Don't expect 11th NIL Congressional hearing to move needle on new college sports model

On3 imageby:Eric Prisbell01/18/24


Andy Staples Explaining Letter Sent From NCAA President Charlie Baker | 12.05.23

The 11th NIL-related Congressional hearing offered a handful of notable moments Thursday but is unlikely to significantly move the needle as the college sports industry hurtles toward seismic change and a new financial model.

Titled “NIL Playbook: Proposal to Protect Student Athletes’ Dealmaking Rights,” the hearing carried significance because witnesses included NCAA President Charlie Baker – for the second consecutive hearing – as well as a first for these hearings: a current athlete in a revenue-driving sport in UCLA quarterback/NIL entrepreneur Chase Griffin.

In both his testimony and written statement, Griffin – whose presence as a current Power Five football player was refreshing – delivered a withering critique of Florida Rep. Gus Bilirakis’ discussion legislation, which would deliver the NCAA antitrust protection, codify that athletes are not employees and prohibit schools from entering into NIL deals with athletes.

Griffin said the bill includes more than 200 “negative references” to the NIL space with words such as regulate, prohibit, sanction, restrict and inducement. He notes that it is devoid of words such as freedom, growth, innovation, or Title IX.

“This bill simply codifies an outdated NCAA business model that Supreme Court Justice [Brett] Kavanaugh wrote ‘would be flatly illegal in almost any other industry in America,'” Griffin said. “If enacted, this bill would deprive another generation of college athletes of a proven and growing pathway to the American Dream.”

Griffin also appeared to make the case for a true revenue-sharing model, stating, “In every other aspect of American life, the expectation is that if you work hard, play by the rules and create value, you deserve to share in that value. Why shouldn’t this core American principle be true for college athletes?”

Other witnesses included: Missouri Valley Conference commissioner Jeff JacksonRadford volleyball player Meredith PageArizona State Associate Clinical Professor of History Victoria Jackson; and Michigan softball player Kaitlin Tholl.

‘We need to save college sports as we know it’

The hearing played out as change is occurring at a dizzying rate in college sports, and a sense of urgency is palpable among stakeholders nationwide.

“We need to save college sports as we know it,” Bilirakis said.

The NCAA and Power Five conferences could have to pay thousands of athletes some $4.2 billion if the association receives an unfavorable outcome in the House antitrust case. With a trial set for next January, the NCAA undoubtedly is seeking a settlement. 

At the same time, two National Labor Relations Board cases are independently weighing the question of whether at least some athletes should be deemed employees of their universities, an outcome that would radically reshape college sports as we know it.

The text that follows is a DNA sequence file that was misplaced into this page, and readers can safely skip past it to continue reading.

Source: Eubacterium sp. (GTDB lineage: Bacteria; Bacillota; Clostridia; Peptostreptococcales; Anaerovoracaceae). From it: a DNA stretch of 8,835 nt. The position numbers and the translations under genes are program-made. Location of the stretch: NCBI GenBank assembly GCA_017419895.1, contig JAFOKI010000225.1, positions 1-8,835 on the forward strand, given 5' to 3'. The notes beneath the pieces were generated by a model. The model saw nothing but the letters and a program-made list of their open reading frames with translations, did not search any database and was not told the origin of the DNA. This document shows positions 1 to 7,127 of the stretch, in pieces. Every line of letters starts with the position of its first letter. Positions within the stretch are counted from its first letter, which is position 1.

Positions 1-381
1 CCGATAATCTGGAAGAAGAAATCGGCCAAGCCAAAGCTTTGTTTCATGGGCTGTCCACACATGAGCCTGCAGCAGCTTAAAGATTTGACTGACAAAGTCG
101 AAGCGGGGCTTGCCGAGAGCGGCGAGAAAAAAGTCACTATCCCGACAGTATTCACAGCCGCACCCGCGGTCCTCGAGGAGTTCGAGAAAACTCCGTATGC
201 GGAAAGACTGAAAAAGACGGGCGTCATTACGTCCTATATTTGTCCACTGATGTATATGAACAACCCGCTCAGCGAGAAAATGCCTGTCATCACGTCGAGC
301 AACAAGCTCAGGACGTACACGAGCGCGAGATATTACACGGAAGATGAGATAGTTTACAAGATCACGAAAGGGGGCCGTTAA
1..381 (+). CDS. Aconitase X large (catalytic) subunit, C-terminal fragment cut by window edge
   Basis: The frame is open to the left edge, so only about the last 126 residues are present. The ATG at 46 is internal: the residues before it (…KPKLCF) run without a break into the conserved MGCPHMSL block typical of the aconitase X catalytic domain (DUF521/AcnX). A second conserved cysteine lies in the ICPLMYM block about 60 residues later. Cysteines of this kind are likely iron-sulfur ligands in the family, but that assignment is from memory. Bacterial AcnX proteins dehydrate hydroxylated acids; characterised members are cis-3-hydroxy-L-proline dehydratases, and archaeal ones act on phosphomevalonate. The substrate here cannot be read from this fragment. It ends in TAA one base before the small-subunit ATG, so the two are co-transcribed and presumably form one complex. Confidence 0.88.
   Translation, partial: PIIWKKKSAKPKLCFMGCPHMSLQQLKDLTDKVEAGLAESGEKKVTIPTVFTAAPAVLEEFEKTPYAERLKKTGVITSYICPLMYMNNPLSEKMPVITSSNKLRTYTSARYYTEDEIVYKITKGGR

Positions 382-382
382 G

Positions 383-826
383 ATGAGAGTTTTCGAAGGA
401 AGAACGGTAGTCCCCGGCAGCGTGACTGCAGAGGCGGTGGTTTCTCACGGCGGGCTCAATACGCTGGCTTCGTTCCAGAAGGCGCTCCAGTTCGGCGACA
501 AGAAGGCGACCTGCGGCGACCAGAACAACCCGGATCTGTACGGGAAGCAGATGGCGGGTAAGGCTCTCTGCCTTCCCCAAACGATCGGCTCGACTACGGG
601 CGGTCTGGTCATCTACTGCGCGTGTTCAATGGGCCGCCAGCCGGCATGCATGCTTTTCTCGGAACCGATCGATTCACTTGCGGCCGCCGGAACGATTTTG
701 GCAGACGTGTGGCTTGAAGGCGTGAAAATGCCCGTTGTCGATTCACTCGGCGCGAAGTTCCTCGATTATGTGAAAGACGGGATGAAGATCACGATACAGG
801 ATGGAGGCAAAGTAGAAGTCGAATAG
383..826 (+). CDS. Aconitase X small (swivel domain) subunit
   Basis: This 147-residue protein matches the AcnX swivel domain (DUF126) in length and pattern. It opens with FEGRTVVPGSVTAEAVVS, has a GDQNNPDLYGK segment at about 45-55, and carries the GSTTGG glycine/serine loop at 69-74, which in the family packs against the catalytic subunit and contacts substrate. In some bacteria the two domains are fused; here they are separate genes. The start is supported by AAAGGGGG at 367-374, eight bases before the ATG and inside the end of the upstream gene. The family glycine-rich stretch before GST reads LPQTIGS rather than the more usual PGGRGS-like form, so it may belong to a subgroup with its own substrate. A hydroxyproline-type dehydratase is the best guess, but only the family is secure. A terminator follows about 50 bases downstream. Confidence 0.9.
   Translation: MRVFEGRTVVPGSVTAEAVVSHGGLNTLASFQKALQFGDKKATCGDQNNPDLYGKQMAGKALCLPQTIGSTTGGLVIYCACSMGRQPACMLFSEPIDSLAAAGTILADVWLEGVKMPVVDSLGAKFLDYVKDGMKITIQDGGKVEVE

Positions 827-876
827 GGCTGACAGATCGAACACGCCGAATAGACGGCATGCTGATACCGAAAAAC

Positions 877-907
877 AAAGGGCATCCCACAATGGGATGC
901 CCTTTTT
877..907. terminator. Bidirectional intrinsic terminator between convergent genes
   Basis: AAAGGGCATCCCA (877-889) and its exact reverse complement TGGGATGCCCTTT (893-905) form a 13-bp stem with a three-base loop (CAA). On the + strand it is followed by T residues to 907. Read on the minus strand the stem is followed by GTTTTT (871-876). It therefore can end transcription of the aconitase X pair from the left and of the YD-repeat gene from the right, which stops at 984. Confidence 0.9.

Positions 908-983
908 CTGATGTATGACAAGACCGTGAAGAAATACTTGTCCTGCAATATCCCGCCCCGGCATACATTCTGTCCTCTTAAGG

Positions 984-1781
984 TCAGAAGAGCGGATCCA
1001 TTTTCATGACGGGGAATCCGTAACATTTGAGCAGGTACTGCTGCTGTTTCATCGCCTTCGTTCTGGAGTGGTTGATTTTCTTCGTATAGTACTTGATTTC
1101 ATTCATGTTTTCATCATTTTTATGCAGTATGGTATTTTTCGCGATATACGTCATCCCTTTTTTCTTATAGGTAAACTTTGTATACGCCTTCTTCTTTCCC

“Momentum is in favor of the athlete and in favor of athlete compensation,” Griffin said.

Later, on the employment model question, Griffin said: “That’s not really up to the athletes. That’s up to the NLRB. But based on the time, effort and hours, we operate as employees currently.”

Baker unveiled his reform proposal, dubbed Project D-I, early last month to get the attention of Congress, which the NCAA is aggressively lobbying to pass a reform bill that would afford the association limited antitrust protection and codify that athletes are not employees. 

The crux of the proposal would, if implemented, move NIL activity in-house under schools’ umbrellas and allow for the creation of a subdivision for highly resourced schools. Those schools would be empowered to create their own policies and directly pay athletes from a trust fund.

“While the NCAA is making changes to improve outcomes for student-athletes across all three divisions, there are significant issues outside our control we believe Congress can address,” Baker said in his written testimony. “Mounting threats from outside entities could change nearly every aspect of college sports, without the input from student-athlete leadership and in direct opposition from educational institutions serving the historically underserved.”

Employment model a ‘grave concern’ for athletes

Baker asserted during the hearing that if all college sports were converted to an employment model, an enormous number of student-athlete opportunities would be lost because “the money just isn’t there.” Few across college sports would argue that the money to support an employment model does sufficiently exist at the lower levels of college sports.

Nonetheless, Baker did not address how an employment model would affect Power Four schools.

Griffin also articulated what legal experts noted to On3 in recent days: Granting the NCAA an antitrust exemption and codifying non-employee status for athletes is not necessary to implement Baker’s proposal. 

Another athlete, Page, the volleyball player at Radford, pinpointed a potential employee model as a particular concern for athletes. She specifically raised the prospect of such a model resulting in schools cutting non-revenue sports and how it would affect Title IX considerations.

“Many of these questions are at the forefront of the minds of student-athletes and need to be resolved before any new model is implemented,” Page said. “I urge you to take action as the employment model causes grave concern for other athletes to have the ability to do the same thing I have. To grow, to prosper, and acquire an education.”